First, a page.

Leading Stories, Articles

November 9th, 2018

Market conduct review leads to new fund to supplement behavioral health care system in RI

By Janine Weisman

Blue Cross Blue Shield Rhode Island stopped requiring prior approval for in-network mental health or substance use disorder services on Aug. 1, a move the state’s largest health insurer said was part of a larger focus on improving access to care. Out-of-network services will still be subject to what’s known as utilization review for behavioral health services. But left out of the BCBSRI news release when this policy change was initially announced last May was the fact that the discontinuation of the process known as utilization review came about during discussions with state regulators. That’s after examiners from the Rhode [More]

November 9th, 2018

UNICEF report: Peer-to-peer violence in schools is pervasive around the world

By Janine Weisman

School is a safe place — but only for half of the world’s students. A new UNICEF analysis finds that half of students aged 13 to 15 globally report experiencing peer-to-peer violence in and around school. That’s about 150 million teens, according to the report “An Everyday Lesson: #ENDviolence in Schools,” which outlines a variety of ways students face violence in and around the classroom. The report measures peer-to-peer violence as the number of children who report having been bullied in the previous month or having been involved in a physical fight. And, the report’s data shows the prevalence of [More]

November 8th, 2018

In the #METoo era, psychologists adopt various strategies to assist victims of sexual abuse

By Phyllis Hanlon

The #MeToo movement opened a floodgate, giving a voice to victims of sexual abuse and harassment. While public revelations have empowered some women, others are reliving past sexual abuse incidents, leading to recurrence of psychological issues. In recent years, stigma surrounding sexual abuse has decreased somewhat, according to New York psychologist Julia Vigna Bosson, Ph.D. “It’s not completely gone, but as more come forward, it seems to break down barriers and give survivors courage to seek help,” she said. On the other hand, watching a woman talk about her story could be a trigger. “This doesn’t mean the person should [More]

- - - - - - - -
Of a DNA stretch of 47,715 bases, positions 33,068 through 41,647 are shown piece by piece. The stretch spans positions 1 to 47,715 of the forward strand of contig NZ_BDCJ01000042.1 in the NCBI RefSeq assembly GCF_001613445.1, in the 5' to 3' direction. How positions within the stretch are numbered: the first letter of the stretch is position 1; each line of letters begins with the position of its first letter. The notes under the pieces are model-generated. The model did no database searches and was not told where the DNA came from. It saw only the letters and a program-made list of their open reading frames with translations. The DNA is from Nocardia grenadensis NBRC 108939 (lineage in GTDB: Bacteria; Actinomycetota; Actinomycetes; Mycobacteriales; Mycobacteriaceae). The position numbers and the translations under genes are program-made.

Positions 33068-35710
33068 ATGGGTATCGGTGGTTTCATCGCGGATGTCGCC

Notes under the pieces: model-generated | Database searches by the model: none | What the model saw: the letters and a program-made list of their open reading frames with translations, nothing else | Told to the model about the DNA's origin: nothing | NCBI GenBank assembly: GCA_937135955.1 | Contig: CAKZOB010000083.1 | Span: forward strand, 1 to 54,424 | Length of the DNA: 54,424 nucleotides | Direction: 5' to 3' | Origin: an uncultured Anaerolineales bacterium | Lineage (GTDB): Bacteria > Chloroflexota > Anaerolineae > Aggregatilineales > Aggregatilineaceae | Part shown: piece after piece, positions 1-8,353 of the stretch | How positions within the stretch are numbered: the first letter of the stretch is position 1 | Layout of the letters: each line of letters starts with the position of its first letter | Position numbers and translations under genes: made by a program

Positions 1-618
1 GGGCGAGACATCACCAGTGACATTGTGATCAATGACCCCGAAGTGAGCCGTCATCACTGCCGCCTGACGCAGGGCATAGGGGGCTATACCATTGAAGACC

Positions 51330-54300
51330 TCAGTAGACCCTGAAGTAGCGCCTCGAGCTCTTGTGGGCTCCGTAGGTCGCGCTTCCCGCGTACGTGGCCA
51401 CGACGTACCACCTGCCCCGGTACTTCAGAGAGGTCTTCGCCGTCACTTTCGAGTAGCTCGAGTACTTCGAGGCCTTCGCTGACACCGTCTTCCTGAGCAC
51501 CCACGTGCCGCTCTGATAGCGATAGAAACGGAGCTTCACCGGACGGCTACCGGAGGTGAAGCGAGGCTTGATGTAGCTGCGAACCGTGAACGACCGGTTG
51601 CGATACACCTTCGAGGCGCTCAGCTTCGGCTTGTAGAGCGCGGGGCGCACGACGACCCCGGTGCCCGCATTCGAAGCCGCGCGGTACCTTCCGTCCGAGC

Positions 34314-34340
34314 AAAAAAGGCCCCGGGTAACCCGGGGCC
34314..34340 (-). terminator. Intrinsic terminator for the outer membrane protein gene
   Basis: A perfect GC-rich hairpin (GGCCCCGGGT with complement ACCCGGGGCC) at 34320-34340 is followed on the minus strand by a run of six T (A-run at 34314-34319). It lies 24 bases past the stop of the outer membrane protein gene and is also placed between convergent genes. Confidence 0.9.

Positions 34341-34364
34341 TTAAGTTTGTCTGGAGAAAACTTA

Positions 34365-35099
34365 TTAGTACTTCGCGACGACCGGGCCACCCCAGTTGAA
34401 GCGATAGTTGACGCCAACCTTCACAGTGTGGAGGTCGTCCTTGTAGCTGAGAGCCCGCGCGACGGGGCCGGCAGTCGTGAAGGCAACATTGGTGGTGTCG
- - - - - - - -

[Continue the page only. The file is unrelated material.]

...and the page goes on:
November 8th, 2018

Avoidance of triggers may have negative consequences

By Catherine Robertson Souter

With the public testimony and accusations around sexual assault in the national spotlight in recent months, there has been increased attention paid to how these reports may be triggering psychological responses in the general public. Reportedly, reading about or hearing testimony from Christine Ford Blasey, Ph.D, a professor of clinical psychology at Palo Alto University and a research psychologist at the Stanford University School of Medicine, has led women and men around the country to experience their own emotional and physiological responses. Ford testified about her accusations of sexual assault perpetrated during their teen years by Judge Brett Kavanaugh. It [More]

October 24th, 2018

Despite lack of attention, cults continue on

By Catherine Robertson Souter

Texting and driving, opioids, vaping: these are the dangers facing young people that rule the media today. But take a look at a newspaper from 30 years ago and you’ll find a different danger constantly in front of parents’ faces – the prevalence and peril of cults. These stories don’t seem to grip the nation like they once did. While we still hear of occasional groups, such as one in New York that has been branding young women, are cults still as rampant? Yes, they are, according to Eric Sweitzer, M.T.S., Ph.D, a clinical psychologist and director of the Charis [More]

October 3rd, 2018

Residential schools: Helping students get back on track

By Phyllis Hanlon